And that is a journey that Mando still has to take. In a way, the Mandalorian bounty hunting torch is being passed from one generation to the next.
What a Difference Scale Makes
I have stated before that I like Tatooine and have appreciated the complexity of cultures presented within The Book of Boba Fett, including the Tusken tribe and an establishment of street culture. But it sure felt nice to get back into space again. There are shots in this episode directed by The Mandalorian alum, Bryce Dallas Howard, that are stunning. The most noticeable is the halo space station where Mando brings his bounty back and meets up with The Armorer. It is the type of unique design that reminds me of Ordo Eris (the Haxion Brood headquarters) from Jedi: Fallen Order. And the scene where we first see the structure with a distant sun hitting it, felt like it belonged on a big screen (very 2001: A Space Odyssey). This is followed by a long tracking shot of Mando riding an elevator, walking through a club to meet his client as the camera tracks around the room and back to the elevator.
It felt like a different show. And, in many ways, it was. The budget was well spent on the CGI and production (not sure if all of it was filmed on the Volume) and we have a returning director from The Mandalorian. We do not even hear Boba Fett’s name in this episode until the last 30 seconds. Again, this was a creative decision by Favreau and Filoni to choose to insert this storyline and character here. Perhaps this is indicative of the budget Lucasfilm is willing to spend on The Mandalorian versus other series. Obi-Wan Kenobi will likely spend most of the time on Tatooine as well (at this point there are so many assets for the Volume), but Andor will have a wider scope (filming in different locations). It will be interesting to see these different approaches to production moving forward as Disney starts to build out Star Wars live-action on streaming.
But perhaps it is time for Bryce Dallas Howard to direct a Star Wars film.
Connecting the Star Wars Timeline
After the death of the Razor Crest in Boba’s episode of The Mandalorian, “The Tragedy,” Mando is flying commercial and is in desperate need of a ship. He pays a visit to Peli Motto (Amy Sedaris who shines especially bright in this episode) to get a new ship of Razor Crest size. She gives him the opposite: a Naboo N1 Straighter. And just like that, we are in Prequel territory. The creativity of choosing a Star Fighter as Mando’s next ship…what a swing!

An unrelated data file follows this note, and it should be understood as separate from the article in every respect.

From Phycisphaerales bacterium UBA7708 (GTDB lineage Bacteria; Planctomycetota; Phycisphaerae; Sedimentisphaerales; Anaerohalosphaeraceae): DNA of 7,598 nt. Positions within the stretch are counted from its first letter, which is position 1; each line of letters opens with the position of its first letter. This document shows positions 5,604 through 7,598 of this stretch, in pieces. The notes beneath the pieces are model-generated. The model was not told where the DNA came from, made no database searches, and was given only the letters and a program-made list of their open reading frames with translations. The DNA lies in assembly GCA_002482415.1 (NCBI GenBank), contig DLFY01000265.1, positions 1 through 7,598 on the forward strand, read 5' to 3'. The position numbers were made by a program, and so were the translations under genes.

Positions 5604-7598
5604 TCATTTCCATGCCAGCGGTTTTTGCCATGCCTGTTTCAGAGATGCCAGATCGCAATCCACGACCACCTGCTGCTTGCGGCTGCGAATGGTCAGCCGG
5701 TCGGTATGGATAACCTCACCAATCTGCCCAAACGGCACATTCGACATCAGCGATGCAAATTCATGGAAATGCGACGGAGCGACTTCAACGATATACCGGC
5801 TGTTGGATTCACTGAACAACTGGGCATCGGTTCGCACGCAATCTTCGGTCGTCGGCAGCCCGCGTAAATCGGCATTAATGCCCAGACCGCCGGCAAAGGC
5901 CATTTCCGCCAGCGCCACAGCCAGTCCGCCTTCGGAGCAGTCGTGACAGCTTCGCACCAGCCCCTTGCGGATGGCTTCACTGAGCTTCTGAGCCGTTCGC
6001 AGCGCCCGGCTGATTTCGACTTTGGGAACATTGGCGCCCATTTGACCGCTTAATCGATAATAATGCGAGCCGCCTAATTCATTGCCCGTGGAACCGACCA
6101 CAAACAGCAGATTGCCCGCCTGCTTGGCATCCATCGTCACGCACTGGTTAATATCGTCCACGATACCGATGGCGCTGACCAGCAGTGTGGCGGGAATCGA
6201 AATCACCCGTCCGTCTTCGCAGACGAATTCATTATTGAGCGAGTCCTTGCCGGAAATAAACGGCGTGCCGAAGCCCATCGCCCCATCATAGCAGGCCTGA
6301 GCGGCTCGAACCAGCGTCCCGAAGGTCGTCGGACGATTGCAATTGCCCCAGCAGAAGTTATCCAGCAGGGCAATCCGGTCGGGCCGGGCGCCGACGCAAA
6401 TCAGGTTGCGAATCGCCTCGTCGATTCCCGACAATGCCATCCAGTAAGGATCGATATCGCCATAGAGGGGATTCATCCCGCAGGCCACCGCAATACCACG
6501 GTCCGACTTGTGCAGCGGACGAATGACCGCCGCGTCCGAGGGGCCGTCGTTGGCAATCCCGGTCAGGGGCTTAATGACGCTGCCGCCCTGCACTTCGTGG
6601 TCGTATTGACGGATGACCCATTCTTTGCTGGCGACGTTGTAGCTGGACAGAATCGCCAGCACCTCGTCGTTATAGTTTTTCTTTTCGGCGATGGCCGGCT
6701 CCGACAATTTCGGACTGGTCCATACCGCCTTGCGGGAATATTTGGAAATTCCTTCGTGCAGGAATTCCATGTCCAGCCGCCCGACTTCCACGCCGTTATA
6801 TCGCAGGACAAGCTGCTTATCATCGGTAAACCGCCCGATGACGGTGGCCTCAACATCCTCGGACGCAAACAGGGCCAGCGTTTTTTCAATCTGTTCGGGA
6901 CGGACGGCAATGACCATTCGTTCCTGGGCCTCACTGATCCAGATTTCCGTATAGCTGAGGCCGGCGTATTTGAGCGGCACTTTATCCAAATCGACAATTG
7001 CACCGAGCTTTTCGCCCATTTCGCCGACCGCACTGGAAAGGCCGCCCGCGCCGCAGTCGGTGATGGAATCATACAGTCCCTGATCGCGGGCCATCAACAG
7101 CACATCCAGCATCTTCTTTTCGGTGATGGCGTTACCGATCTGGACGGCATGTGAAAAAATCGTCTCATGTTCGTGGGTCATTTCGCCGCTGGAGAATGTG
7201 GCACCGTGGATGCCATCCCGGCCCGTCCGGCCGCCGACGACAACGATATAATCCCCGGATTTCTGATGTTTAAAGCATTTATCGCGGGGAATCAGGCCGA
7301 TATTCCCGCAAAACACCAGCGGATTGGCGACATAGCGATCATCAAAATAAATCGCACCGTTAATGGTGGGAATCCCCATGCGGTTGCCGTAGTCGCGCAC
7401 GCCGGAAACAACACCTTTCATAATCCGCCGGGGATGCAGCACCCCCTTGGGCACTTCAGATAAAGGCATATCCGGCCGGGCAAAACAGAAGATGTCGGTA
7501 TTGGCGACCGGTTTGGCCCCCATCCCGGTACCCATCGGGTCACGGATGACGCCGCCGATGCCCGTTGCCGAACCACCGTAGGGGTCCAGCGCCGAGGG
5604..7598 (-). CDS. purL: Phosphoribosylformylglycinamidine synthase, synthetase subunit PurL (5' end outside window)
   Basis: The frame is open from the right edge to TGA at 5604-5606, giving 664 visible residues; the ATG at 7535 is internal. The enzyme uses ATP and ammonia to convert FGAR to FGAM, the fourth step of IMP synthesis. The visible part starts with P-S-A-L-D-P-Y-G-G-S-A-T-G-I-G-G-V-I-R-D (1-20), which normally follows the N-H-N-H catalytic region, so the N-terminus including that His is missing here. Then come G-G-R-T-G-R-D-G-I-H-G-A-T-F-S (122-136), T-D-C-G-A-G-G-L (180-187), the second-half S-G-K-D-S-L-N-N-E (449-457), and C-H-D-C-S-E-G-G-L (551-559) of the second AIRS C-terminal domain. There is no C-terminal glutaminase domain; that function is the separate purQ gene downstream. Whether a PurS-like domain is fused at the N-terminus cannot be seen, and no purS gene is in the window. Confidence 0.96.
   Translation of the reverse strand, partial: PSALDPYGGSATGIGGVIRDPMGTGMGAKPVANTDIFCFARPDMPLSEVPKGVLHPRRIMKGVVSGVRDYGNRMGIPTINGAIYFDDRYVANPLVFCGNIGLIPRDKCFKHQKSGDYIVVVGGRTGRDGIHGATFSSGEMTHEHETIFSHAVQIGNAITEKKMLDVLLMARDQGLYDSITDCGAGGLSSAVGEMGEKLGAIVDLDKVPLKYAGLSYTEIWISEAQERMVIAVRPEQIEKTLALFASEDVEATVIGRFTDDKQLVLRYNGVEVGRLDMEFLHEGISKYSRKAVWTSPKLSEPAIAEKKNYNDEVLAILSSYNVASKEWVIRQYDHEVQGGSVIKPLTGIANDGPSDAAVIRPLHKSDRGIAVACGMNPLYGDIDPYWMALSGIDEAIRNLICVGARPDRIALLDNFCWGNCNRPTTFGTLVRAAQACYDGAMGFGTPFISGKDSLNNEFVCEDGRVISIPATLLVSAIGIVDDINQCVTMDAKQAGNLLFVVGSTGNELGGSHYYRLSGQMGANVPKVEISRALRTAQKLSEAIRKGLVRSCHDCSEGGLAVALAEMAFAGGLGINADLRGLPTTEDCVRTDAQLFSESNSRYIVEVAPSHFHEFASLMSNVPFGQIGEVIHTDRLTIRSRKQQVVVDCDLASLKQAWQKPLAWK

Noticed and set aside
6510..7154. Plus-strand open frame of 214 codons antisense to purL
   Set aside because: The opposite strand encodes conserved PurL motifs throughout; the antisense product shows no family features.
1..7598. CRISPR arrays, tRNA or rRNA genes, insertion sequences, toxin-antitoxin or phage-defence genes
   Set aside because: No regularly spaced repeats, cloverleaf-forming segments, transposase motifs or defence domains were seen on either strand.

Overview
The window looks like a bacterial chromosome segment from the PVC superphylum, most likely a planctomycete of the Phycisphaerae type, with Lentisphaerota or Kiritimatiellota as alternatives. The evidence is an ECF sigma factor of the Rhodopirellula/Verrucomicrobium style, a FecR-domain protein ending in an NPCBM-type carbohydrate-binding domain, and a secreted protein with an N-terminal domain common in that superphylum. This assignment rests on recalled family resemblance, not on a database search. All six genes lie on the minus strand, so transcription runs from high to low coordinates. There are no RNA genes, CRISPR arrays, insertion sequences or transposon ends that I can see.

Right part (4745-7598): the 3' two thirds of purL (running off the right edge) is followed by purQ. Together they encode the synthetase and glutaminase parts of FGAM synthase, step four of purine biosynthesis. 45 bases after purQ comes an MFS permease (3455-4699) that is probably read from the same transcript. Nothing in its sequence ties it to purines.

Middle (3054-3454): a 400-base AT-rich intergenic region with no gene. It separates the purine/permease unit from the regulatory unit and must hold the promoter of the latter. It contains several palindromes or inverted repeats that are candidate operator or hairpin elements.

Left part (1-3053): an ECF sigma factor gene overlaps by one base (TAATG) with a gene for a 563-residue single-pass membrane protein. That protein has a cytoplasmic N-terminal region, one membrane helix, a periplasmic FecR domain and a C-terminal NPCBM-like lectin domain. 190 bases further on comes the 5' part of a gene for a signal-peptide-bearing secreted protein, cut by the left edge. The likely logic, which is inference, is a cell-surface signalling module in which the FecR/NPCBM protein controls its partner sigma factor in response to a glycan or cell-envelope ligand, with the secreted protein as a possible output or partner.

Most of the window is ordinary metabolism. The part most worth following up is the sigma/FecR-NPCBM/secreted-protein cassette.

After a custom build and a paint job, Mando has a faster, smoother but smaller ship that can jump to hyperspace without a docking ring. He tests this out in a perfectly executed scene with Carson Teva (Paul Sun-Hyung Lee should take over on Rangers of the New Republic) and another X-Wing pilot circling Tatooine. Mando even takes the ship for a spin in Beggar’s Canyon where young Anakin’s podrace took place in The Phantom Menace.
For all previous talk of The Mandalorian/The Book of Boba Fett connecting the Original Trilogy to the Sequel Trilogy, it is surprisingly gratifying to see traces of the Prequel Trilogy.
Speaking of merging timelines, there is a BD droid in Motto’s shop. Probably not BD-1 from Jedi: Fallen Order, but it is the first live-action appearance of the BD scout droid. The previous episode had the first live-action appearance of the LEP droid, and this translation is also a winner. And the subtle physical comedy that this BD droid provides is priceless. Watch it during a wide shot of Peli and Mando discussing acquiring parts as it hears a rodent running around.
How Mando will play into the next episode is still a mystery. It is hinted that it could be another Mando-focused episode (which would deeply pull focus from Boba Fett’s arc). Or he will see Grogu off-screen as we return to Boba’s storyline, which would also irk The Mandalorian fans (though it should not because this is not his show).
Mando’s appearance has gotten the attention this show needed, now it should be up to Boba Fett to bring it to the finish line.